, whose article could equally well be placed within either of our rubrics ('personal narratives' or 'critical perspectives'), interweaves autobiography with scholarly reflection, reconceptualising the experience of postwar displaced people like her Ukrainian father, in Australia and elsewhere. Ending with an excerpt from her father's own narrative translated from Ukrainian, her article brings out the sadness that continues amidst 'normal' life for those who once lost everything, and affirms the central importance of story-telling to contemporary society, for refugees and 'host' populations alike. 'Storytelling is a way of forcing attention on the bodily experience of suffering, that is obscured by historical narrative's smooth stylising gestures. And that is perhaps why so many post Second World War immigrants, and war survivors everywhere, tell their stories over and over again.' 's evocative note on the meanings of being 'franco-tunisienne' or 'tuniso-française' reads like a haiku in prose. In the space of a page, she suggests the relativity of her cultures, the tug-of-war of geographical and emotional allegiances, and the inadequacy of standard gauges of identity such as passports for capturing the complexity and instability of cross-cultural experience. 'Mon histoire commence tous les matins de mon monde: ... l'appel du muezzin qui m'émeut, le tohu-bohu des klaxons qui me révoltent... Puis, le sentiment soudain qu'il aurait été doux que ma porte s'ouvre plutôt sur les quais parisiens...' (My story begins each morning of my world: ... the muezzin's cry, which moves me; the honking of car-horns, which repel me.... Then, the sudden feeling that it would have been nice had my door opened instead onto the familiar quays of Paris...)
An important example of the genre of language memoir is French Lessons (1994) by American author , a narrative of 'falling in love with' the French language. Here, she offers a fascinating autobiographical reflection on the technical processes of self-translation between literary languages and cultures in her account of the experience of working with the French translator of French Lessons. She also discusses a number of striking controversies over translation legal, ethical, and political in renditions of works by Brontë, Nabokov and Céline, among others. Of 'Mr X', her translator, she writes: 'If I wanted to give an affectionate account of [his] mistake, I'd put it this way: I had created a character who wanted more than anything to be French. But instead of representing her desires, my translator was "solving" the character's problem, trying to fulfill her desires.'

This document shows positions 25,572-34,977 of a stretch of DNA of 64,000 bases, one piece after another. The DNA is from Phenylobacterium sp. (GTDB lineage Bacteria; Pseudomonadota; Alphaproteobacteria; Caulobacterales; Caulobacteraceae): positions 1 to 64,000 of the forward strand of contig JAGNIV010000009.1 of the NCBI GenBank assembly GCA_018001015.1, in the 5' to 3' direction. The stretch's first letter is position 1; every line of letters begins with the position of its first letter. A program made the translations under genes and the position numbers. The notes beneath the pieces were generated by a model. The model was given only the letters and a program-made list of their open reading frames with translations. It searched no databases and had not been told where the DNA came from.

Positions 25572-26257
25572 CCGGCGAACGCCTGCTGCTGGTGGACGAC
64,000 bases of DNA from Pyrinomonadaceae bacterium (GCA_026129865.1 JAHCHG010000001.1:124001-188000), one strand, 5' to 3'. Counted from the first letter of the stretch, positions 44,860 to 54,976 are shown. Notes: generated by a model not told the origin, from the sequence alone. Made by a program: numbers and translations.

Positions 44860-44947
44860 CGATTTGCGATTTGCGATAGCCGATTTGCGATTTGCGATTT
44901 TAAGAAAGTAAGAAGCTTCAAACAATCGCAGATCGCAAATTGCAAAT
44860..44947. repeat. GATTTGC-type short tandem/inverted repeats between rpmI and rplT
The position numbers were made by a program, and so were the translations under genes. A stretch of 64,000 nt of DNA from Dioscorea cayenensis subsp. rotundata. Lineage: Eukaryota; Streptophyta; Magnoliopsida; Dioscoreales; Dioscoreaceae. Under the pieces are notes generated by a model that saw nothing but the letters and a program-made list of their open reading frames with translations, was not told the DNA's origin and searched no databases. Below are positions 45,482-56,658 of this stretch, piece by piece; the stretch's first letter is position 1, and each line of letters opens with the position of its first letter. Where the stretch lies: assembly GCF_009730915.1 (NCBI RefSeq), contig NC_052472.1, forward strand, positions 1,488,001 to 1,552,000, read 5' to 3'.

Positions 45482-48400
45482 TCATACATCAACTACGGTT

The 'everyday psychology of translating' to which Alice Kaplan refers was also familiar to and , who tell the story of a feminist group (East Meets West) that started to meet in Beijing after the United Nations Fourth World Conference on Women in 1995. One aim of the group was 'the creation of a common language and conceptual framework between Chinese women and women internationally'. The members set about translating feminist articles from English-language journals and publishing them in the Chinese women's media. Other translation projects followed, some from Chinese to English, and the women learned more and more about translation as not being solely about words but also about linguistic cultures. Although the stories being translated were not their own, Jolly and Ge tell how the experience of translation proved powerful in shaping their own destinies, the lives of others in the group and of those who read their work.
Another intimate portrait of the process of translation is presented by , who worked with the Malian elder, historian and marabout Almamy Maliki Yattara to produce an 'autobiography' of Almamy written by Salvaing. The work is at the intersection of biography and autobiography insofar as the first person narrative was written by Bernard Salvaing, primarily because French was not Almamy's first language. Salvaing and Almamy's reasons for translating a Malian oral narrative into written French, and both men's attitudes toward 'their' book, reflect different skills, different forms of knowledge and different scholarly traditions. But above and beyond all the elements separating them, each author aspires to provide the other with access to a different world, and works towards establishing a relationship which allows for meaningful dialogue with another culture.
Born in Benin, , who reflects here on her 'translated' life, arrived in France in 1968. Adjahi belongs to the first generation of women who left Benin to pursue study overseas. Traditionally Beninese women have represented a powerful force in their country, but only since independence have some begun to be educated in the Western way. In France, Adjahi strove to reconcile the communal character of her own culture with French individualism and the unfamiliar concept of the nuclear family. Spurred on rather than deterred by these difficulties, she worked hard at her 'French' studies, gaining a PhD in geography. However it was orality and traditional tales that provided her with a way to share the story of her life in an inter-cultural context. It was also the oral tradition that facilitated her engagement with both her own and French society at large. 'Listening and telling' become a way to 'bring together the culture of origin and the host culture.'